Serving as director, writer, producer and lead actor, Grace Glowicki’s oddball character study Tito is an endearingly original venture into unlikely friendships.
How titular character Tito came to be is nothing short of a mystery. Appearing like a gangling, stooped giant with long black hair , you could easily be forgiven for thinking he is feral, or has at least been lost somewhere for a very long time. But he has an apartment, and a bright red whistle strapped round his neck. He can talk, although clearly chooses not to. The opening scenes see Tito bumble through suburban streets, absolutely terrified. Glowicki in her gender-bending role plays Tito like a cowering dog at times, her head retracting into the bed of her neck as each sound Tito hears frightens him.
These sounds are amplified through a really interesting score from Casey MQ, guttural and animalistic, Tito lives with a fear of something attacking him. This explains the whistle, the siren red device being blown to cut through Tito’s feelings of anxiety and paranoia.
One person not out to attack Tito is John (Ben Petrie), who appears in Tito’s flat making a whopping breakfast for the pair to enjoy. Obviously taken aback by John’s intrusion, Tito is slow to come around to John’s over-familiarity but is eventually put at ease as the pair enjoy a joint together. From this moment onwards, the direction of Glowicki’s film is unsure. John is initially presented as a bit of an overbearing weirdo and Tito is obviously frightened of everything, but as the pair get more familiar and get high more often, the story becomes less about discovering what trauma has made Tito the way he is, and more about two strange guys just shooting the shit.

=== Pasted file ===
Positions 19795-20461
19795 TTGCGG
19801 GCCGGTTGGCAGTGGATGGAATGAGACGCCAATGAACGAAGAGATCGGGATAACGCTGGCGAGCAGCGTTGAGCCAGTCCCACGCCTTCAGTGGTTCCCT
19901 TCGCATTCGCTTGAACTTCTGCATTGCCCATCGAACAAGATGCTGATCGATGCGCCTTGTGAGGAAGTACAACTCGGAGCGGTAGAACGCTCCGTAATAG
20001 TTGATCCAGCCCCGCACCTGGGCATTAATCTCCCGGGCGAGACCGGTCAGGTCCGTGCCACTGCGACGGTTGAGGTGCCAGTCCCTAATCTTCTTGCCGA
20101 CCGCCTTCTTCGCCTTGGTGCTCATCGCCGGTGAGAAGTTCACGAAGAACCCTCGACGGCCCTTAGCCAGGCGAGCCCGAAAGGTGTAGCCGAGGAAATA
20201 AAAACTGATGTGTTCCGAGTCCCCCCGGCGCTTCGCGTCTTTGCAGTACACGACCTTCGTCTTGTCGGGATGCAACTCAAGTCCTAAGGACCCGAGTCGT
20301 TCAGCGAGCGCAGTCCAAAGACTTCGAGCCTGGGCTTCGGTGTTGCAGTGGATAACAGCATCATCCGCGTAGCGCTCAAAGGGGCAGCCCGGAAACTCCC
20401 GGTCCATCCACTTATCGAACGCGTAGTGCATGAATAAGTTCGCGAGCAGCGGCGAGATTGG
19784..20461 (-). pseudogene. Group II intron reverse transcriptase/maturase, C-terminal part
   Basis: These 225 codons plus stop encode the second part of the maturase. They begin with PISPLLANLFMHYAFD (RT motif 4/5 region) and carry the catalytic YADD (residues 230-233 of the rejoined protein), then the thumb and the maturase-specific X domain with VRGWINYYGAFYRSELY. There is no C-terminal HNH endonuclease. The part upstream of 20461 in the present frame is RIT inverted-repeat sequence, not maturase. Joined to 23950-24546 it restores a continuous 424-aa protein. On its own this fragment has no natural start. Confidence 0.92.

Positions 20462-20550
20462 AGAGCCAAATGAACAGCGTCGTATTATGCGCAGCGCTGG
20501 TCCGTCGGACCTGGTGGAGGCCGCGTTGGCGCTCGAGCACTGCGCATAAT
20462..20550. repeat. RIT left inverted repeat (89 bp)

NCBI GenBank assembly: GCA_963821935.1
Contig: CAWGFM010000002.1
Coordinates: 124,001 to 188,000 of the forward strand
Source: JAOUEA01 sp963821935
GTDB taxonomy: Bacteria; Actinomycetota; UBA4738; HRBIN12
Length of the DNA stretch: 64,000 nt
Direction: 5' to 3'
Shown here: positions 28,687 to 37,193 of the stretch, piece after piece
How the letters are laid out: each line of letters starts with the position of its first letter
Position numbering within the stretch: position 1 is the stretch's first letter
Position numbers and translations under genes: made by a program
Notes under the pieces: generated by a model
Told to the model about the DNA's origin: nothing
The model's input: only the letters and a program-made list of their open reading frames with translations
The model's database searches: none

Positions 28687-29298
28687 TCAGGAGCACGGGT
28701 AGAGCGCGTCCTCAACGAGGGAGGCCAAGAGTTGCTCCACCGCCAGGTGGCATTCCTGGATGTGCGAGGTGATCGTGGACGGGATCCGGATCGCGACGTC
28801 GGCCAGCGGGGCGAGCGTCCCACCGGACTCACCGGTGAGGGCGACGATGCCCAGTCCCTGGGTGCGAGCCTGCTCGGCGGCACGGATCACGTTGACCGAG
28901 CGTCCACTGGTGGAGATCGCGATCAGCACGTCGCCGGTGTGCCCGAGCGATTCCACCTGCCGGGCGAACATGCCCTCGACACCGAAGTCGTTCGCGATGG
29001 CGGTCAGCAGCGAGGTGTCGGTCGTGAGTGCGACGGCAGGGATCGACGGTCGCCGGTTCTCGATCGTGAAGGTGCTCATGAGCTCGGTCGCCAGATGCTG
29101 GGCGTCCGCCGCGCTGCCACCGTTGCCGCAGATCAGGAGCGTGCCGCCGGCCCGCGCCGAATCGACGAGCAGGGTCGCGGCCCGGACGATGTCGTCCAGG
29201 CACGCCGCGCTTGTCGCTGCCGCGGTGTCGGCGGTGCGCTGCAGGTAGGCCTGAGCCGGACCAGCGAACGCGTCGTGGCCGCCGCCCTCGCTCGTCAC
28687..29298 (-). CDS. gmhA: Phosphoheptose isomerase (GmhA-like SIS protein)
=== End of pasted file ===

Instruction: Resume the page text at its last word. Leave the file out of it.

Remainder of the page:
Its a fine line between comedy and a blossoming horror, never completely sure where its going to end up. And the truth is, is that it never really ends up anywhere. Running at 70 minutes, Tito is a feature that might have benefited from either being scaled right back to 30 minutes for a wonderful story of an unlikely friendship cemented over waffles, or extended to 100 minutes to actually come to a fathomable conclusion. However, Glowicki feels so original in her weirdness and so confident in this personal deep-dive into this very physical character study that its quite hard not to get swept up in Tito’s world. Something in the mannerisms, daring soundscape and off-the-wall energy of Glowicki and Petrie’s pairing is completely charming and its ultimately encouraging just to see such weird women-made projects get made.
Tito screened at Final Girls Berlin Film Festival on February 9th
by Chloe Leeson
Chloe Leeson (she/her) is the founder of SQ. She hails from the north of England (the proper north that people think is actually Scotland but isn’t). Her life source is Harmony Korine’s 90s Letterman interviews and Ezra Miller’s jawline. She is a costume designer for hire who spends far too much time watching bad horror movies. Her favourite films are Into The Wild, Lords of Dogtown, Stand by Me and Pan’s Labyrinth. She rants about cinema screenings @kawaiigoff and logs them on letterboxd here.